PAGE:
The Student Scribe

In this series we are investigating activities that offer students opportunities to use technology when there is not much classroom technology to go around.  We’re exploring some student roles that author, Alan November, mentions in his book, Who Owns the Learning: Preparing Students for success in the Digital Age (November, 2012).  

The first role, student scribe, is responsible for taking notes on the lesson and class discussion.  Perhaps this would have been a punishment two or three decades ago.  Now, by linking this activity to an opportunity to use technology, this role becomes a coveted responsibility. And by posting the notes in a class repository for future viewing, we provide opportunity for deeper reflection and learning for each student after the initial lesson.

Employing a student scribe has these benefits:
1.  One student takes notes which allows the rest of the class to focus on participating in active discussion.
2.  The student note taker is practicing listening for meaning, summarizing, and writing.
3.  The collaborative effort between those discussing and the scribe creates a memorable context for recalling information about new concepts.
4.  The final result creates an active and ongoing source of reference material that can be captured and accessed later on a classroom website, blog, or discussion board.

There are numerous web tools that facilitate a classroom note-taking effort.  My favorites are Padlet, a blog, Google Docs, and Edmodo.  We will touch on all of these in future posts, so I’ll narrow it down to two: Padlet and a blog, both of which are free and accommodate multiple platforms i.e. Android, iOS, etc.  The best way to learn these tools is to sign up and start playing!  Here is a brief overview and then an example of how the student product looks on each.  In the example below, the fourth grade class captures each student’s contribution.  You will, no doubt, find the best workflow for your class.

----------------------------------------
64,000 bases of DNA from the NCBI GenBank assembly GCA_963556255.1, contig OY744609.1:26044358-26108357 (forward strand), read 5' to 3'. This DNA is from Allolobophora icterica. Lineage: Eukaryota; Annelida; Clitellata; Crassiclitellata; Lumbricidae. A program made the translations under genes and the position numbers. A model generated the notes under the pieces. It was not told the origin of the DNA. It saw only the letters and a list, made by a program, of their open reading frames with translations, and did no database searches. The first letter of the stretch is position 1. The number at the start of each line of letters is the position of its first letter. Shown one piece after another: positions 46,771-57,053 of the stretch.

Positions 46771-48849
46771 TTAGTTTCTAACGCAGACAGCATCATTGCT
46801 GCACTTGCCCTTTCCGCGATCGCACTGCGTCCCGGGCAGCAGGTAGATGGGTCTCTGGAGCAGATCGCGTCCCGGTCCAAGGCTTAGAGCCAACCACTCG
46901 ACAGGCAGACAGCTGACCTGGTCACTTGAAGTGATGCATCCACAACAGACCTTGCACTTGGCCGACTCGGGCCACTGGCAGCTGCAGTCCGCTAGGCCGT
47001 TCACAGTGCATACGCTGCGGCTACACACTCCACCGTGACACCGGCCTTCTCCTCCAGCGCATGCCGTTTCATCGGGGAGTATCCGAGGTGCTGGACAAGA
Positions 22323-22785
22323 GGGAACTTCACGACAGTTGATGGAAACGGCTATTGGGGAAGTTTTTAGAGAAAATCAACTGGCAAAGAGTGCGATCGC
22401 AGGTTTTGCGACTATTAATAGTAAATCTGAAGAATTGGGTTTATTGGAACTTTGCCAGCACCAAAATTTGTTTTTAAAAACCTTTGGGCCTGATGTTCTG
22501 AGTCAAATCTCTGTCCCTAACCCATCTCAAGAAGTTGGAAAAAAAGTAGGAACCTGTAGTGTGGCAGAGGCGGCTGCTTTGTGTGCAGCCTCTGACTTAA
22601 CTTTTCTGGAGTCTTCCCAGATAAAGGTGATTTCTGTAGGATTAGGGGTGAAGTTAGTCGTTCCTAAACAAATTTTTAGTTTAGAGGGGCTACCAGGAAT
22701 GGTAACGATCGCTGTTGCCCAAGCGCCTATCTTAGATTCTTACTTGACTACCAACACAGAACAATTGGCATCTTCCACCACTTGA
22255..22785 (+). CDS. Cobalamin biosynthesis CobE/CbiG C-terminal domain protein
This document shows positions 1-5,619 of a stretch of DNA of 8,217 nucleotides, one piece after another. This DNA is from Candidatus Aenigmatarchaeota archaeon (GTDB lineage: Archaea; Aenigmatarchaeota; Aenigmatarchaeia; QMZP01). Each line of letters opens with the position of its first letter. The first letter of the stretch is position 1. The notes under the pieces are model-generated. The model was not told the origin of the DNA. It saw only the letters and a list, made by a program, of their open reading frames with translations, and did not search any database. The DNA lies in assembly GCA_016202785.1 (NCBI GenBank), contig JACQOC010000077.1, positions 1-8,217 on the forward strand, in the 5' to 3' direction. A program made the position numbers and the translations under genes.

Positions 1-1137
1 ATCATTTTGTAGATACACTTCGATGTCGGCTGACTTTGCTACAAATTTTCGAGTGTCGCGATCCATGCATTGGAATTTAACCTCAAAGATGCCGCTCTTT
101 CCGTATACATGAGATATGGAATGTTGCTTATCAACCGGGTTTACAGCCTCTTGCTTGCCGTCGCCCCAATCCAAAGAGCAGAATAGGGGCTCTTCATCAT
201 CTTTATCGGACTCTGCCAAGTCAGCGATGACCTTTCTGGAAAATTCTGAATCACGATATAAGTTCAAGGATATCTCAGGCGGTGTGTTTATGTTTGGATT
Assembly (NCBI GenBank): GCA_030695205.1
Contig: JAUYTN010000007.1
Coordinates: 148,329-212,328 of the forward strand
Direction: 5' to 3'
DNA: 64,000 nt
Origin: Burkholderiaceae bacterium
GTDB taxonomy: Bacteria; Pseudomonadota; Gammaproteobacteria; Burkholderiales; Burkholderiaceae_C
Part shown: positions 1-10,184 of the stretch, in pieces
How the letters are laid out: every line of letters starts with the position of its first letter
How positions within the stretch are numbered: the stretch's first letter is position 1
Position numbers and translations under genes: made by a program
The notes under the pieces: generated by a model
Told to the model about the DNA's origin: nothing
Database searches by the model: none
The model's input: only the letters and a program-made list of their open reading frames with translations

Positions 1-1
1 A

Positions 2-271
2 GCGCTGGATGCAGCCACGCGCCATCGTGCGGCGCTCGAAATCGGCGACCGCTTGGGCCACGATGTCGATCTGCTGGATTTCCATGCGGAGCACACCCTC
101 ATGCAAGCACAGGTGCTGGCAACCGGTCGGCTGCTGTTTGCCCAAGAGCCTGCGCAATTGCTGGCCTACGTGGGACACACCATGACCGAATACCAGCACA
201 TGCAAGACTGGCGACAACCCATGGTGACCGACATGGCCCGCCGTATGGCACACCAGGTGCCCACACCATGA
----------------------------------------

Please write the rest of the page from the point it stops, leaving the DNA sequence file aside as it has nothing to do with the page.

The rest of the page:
A web wall or “canvas” to write
upon, share images, and share other websites.

Very easy to learn, just click and type.

Permissions and Public viewing:
Can adjust permissions to private/public
and view only/write.

Flexibility and access:
Can be emailed, embedded, exported to PDF or excel, and printed.
One of several free blogging platforms.


No student email required, easy to start
and setup the class blog.

Permissions and Public Viewing:
Blog can be set to private so that viewers
and contributors have to sign in to view
posts and student work.

Flexibility and access: 
Provides many features similar to a class
website such as the ability to share links to
other web resources (e.g. padlet); great for
displaying/cataloging student work to demonstrate growth over time.
 Click for Padlet Example Click for Kidblog Example

Other notes and suggestions. 

1.  In the Padlet example above, the setting called “free form” is turned
on which allows the notes to be placed wherever the user clicks.  The
“stream” feature can be selected instead which presents a logical and
vertically aligned system of notes.
2.  Rotate students as the scribe multiple times in the period or day in order to cycle through students faster.